• Before the Civil War the federal gov had sold
unsettled land from its vast public domain for
about $1.25 an acre.
• After the Southern states seceded the remaining
states passed several bills that the South had
previously blocked – encouraging expansion of the
west
• President Lincoln signed the Homestead Act
(1862) – stated that any citizen could occupy 160
acres of gov land
• Settler must improve the land by making a home
and growing crops, after 5 yrs the homesteader
would own the property
• Many immigrants were attracted tot his offer –
1,400,000 homesteads were granted under the Act
The Cattle Industry
What changes were made to the cattle industry?
• At the end of the Civil War there were
several million wild longhorn cattle
grazing on the Great Plains of Texas
• Some Texans decided to drive these cattle
northward to the rail lines in Kansas to be
shipped to Chicago to be slaughtered.
• Beef was then shipped by refrigerated rail
cars to cities in the East
• Took 3 mos to drive the herds north across
Indian Territory
• On this “long drive” the cattle grazed on
the grasses on the open range – unfenced
lands not belonging to anyone
The Cattle Industry
What changes were made to the cattle industry?
• Cowboys, who learned to ride, rope, and brand
from Mexican vaqueros kept the herds moving
northwards
• Romantic image of the cowboy has become a
symbol of the individualism of the American spirit.
• Western Music celebrates the cowboy life and as
many as 1 in 5 were African American
• Late 1870s & 1880s the herds were driven farther
north a year before they were ready for slaughter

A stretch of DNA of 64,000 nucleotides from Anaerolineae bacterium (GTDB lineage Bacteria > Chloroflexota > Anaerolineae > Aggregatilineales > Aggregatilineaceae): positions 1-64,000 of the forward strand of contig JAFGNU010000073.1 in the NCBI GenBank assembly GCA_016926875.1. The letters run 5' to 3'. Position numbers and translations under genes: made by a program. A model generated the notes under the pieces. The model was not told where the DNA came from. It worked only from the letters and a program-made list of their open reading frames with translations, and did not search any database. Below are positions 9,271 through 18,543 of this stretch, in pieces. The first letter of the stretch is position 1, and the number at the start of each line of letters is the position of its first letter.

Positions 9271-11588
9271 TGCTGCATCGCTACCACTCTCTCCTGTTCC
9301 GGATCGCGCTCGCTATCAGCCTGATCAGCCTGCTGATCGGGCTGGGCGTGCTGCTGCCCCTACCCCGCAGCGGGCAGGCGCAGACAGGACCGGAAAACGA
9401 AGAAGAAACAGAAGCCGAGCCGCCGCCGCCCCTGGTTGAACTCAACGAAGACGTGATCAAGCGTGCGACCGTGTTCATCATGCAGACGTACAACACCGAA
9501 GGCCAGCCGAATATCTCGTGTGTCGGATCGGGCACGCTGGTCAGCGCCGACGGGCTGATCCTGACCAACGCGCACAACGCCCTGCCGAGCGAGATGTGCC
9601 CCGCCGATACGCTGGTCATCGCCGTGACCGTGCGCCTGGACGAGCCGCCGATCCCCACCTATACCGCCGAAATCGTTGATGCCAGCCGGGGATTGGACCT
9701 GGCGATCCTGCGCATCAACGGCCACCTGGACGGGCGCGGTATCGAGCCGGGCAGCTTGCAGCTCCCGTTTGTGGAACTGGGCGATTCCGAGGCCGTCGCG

• Fattened themselves grazing on the grasses of
Montana, Wyoming, and the Dakotas.
• 1886 overgrazing had destroyed much of the grass
• Sheepherders and farmers had bought up most of
the open range
The Cattle Industry
What changes were made to the cattle industry?
• Sheepherders and farmers had bought
up most of the open range and
enclosed it with barbed wire fences
• Two severe winters and very hot
summers killed millions of cattle b/t
1886 & 1887 finally ending the long
drives
• Cattle ranchers remained, breeding
cattle on the “closed range” and
sending their cattle eastwards by train
each year to be fattened by eastern
farmers
Read the below excerpt and answer the
question on page 5.
Copy the following EQ on page 8:
What political and social pressures
forced immigrants and Native
Americans to assimilate to the
American way of life?
Farming on the Great Plains
What challenges did farmers face on the Great Plains?
• Railroads led farmers to occupy the Great Plains
• Homestead Act and the sale of railroad land-grants
stimulated the movement of farmers westward
• Railroads made it possible for farmers to ship their
crops to the East
• ½ the settlers were immigrants from Europe, the
other half were the children of farmers from the
East and Midwest
• These farmers faced the hostility of both Indians